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Focusrite Clarett 2Pre monitor output noise?
Old 14th July 2016
  #1
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Focusrite Clarett 2Pre monitor output noise?

Hey guys, hope you're all well. I'm having some drama with my new Clarett interface (which I got today).

I've recorded a video to demo the problem: https://goo.gl/photos/DcmY6QMi1wdxUKkFA

At this stage, I'm thinking of just taking it back and paying more for the UA unit, but I'd love to get your feedback. Have I perhaps done something wrong? Is it simply because my monitors are too loud?

Same issue on all 4 outputs across both my monitors.

I tried my MacBook Pro output with an RCA lead to the monitors and honestly found that to be quiet, and also tested with my Chord Mojo (really nice DAC / headphone amp) and it too is silent so I'm just not sure what's going on.

Your thoughts would be greatly appreciated guys

Thanks
Fotis

Last edited by fgimian; 14th July 2016 at 10:15 PM..
Old 14th July 2016
  #2
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Hi Fotis,

is that increased noise level steady? Eg. there's no influence to level of this noise by some computer activity?
Because if this will be the case, then it might be ground loop from computer.

This sometimes happens, when you use unbalanced audio connections at some device in setup, so signal ground and chassis ground gets connected, for example by use RCA or TS cables. Unfortunately it's bit more complex, depends also on construction of particular devices and requires to do couple of things to debug.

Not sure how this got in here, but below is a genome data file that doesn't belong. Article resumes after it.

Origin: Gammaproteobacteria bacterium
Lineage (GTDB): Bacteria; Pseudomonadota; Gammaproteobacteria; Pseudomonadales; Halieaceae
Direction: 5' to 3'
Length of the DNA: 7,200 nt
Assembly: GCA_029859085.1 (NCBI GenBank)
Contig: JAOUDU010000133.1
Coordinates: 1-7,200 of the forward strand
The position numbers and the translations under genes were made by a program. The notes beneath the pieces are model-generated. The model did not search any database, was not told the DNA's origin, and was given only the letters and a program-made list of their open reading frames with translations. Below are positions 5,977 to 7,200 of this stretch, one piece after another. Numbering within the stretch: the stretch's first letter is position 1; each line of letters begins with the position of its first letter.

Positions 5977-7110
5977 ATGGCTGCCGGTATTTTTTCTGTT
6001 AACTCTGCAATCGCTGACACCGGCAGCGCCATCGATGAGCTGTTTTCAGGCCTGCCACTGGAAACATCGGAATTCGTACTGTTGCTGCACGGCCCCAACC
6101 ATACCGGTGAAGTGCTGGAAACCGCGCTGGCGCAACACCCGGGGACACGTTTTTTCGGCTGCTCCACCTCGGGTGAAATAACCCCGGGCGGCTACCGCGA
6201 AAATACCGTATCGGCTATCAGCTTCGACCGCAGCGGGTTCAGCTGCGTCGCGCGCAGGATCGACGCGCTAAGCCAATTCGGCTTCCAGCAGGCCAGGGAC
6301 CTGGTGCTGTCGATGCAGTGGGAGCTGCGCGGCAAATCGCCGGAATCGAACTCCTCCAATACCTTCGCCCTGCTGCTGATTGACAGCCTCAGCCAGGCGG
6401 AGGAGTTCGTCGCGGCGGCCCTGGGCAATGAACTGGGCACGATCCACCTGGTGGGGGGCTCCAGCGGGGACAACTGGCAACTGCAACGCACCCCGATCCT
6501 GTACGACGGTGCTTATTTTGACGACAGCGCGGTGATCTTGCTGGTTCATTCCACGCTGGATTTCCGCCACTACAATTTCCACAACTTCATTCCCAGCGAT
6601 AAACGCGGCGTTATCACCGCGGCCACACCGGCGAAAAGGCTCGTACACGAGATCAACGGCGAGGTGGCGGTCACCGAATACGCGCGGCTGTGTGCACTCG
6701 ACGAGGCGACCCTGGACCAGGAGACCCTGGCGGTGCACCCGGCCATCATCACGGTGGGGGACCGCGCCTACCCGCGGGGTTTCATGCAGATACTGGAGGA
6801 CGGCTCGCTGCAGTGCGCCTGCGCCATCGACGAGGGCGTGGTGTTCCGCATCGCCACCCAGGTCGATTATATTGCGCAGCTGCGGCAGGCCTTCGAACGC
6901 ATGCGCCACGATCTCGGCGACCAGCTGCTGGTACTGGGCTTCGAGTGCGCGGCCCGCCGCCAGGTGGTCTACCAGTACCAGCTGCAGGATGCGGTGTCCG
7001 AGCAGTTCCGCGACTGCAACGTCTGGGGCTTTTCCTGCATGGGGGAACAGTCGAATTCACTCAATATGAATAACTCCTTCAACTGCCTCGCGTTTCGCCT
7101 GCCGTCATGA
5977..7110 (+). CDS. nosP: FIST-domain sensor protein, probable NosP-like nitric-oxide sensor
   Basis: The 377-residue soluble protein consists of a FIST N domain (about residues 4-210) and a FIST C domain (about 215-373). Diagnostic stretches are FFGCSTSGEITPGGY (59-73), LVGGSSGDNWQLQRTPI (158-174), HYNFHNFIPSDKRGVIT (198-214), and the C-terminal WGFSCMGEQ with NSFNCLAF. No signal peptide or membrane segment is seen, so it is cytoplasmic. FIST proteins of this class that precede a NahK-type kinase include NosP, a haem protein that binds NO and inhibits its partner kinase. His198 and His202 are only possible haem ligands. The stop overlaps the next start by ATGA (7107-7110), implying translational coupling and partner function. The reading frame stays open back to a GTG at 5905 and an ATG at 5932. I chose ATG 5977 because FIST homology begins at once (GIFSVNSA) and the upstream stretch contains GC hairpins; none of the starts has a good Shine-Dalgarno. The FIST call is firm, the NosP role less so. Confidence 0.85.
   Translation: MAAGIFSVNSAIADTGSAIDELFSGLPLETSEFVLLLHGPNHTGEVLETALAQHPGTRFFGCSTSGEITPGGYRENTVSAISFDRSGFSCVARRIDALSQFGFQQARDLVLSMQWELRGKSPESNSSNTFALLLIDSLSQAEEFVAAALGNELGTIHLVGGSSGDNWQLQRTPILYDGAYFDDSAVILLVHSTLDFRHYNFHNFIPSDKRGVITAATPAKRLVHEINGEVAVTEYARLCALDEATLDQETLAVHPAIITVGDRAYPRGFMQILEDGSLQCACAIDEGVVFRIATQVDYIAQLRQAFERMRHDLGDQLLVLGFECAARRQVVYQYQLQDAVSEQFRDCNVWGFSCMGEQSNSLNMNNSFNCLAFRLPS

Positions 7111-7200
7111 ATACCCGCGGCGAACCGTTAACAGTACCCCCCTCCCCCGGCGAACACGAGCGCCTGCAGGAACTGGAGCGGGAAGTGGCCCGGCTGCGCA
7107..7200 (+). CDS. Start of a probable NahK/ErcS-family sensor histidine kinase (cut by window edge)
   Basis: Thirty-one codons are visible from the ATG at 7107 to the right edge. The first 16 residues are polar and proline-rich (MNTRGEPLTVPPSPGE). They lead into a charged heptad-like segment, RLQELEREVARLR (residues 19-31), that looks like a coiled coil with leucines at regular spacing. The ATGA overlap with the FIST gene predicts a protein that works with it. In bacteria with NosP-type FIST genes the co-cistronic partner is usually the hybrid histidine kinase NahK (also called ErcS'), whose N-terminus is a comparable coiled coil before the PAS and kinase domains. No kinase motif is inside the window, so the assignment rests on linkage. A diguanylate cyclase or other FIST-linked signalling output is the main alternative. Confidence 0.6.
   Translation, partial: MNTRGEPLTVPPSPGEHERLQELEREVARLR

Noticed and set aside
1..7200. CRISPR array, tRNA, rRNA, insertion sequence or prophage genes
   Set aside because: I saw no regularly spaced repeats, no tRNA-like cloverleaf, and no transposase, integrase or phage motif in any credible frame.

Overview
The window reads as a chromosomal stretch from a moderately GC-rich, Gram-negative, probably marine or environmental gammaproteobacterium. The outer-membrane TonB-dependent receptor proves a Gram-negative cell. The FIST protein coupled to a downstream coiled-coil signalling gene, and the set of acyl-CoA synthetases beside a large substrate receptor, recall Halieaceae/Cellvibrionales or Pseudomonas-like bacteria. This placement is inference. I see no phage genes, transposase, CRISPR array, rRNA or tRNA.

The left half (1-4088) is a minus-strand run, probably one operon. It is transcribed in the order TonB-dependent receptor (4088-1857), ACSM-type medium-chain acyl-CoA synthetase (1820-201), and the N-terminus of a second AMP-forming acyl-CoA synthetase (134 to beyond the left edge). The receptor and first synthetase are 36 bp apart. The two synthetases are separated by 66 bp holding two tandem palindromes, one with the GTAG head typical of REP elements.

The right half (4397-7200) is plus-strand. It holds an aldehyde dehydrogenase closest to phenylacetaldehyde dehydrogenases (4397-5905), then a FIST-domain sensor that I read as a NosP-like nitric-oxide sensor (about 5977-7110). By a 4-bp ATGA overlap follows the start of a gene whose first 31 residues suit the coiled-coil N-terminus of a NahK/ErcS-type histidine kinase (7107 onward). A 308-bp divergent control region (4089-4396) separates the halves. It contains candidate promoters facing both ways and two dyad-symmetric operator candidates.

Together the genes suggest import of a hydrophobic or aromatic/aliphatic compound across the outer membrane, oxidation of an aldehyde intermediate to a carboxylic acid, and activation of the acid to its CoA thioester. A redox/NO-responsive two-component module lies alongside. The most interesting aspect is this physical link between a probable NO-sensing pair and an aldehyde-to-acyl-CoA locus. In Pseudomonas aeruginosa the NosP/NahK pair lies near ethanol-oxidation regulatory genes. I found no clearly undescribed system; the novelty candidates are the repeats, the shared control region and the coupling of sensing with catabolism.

To exclude this kind of issue, I would try balanced TRS->XLR connection to your A7s (maybe you already have that) and do one test just with minimal setup..
That means single power strip for monitors and 2Pre PS, notebook temporarily powered from battery without any other peripheral with own PS (monitors, external HDDs). Then listen to the noise.. if it will be still there, it won't be ground loop.. if it will be good, you can try to connect notebook PS and peripherals (one by one to find the culprit).

Anyway, I've heard Clarett 2pre and it was very quiet and clean to me (published spec also confirms that).. So there's some chance, you've got a lemon or there's some setup issue like I've mentioned.

Michal
Old 14th July 2016
  #3
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ilikefruit's Avatar
It doesn't sound like a ground loop to me. If I recall they are more humming than hissing.
Why not ask your vendor? Perhaps they have another unit you could try or compare with in the store?

Also, have you contacted Focusrite support? I chatted with them several times regarding my own Clarett (that got returned eventually) and they were very nice and knowledgeable. I'm sure they can decide from your movie if it is to be expected or not.
Old 14th July 2016
  #4
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Quote:
Originally Posted by ilikefruit View Post
It doesn't sound like a ground loop to me. If I recall they are more humming than hissing.
Why not ask your vendor? Perhaps they have another unit you could try or compare with in the store?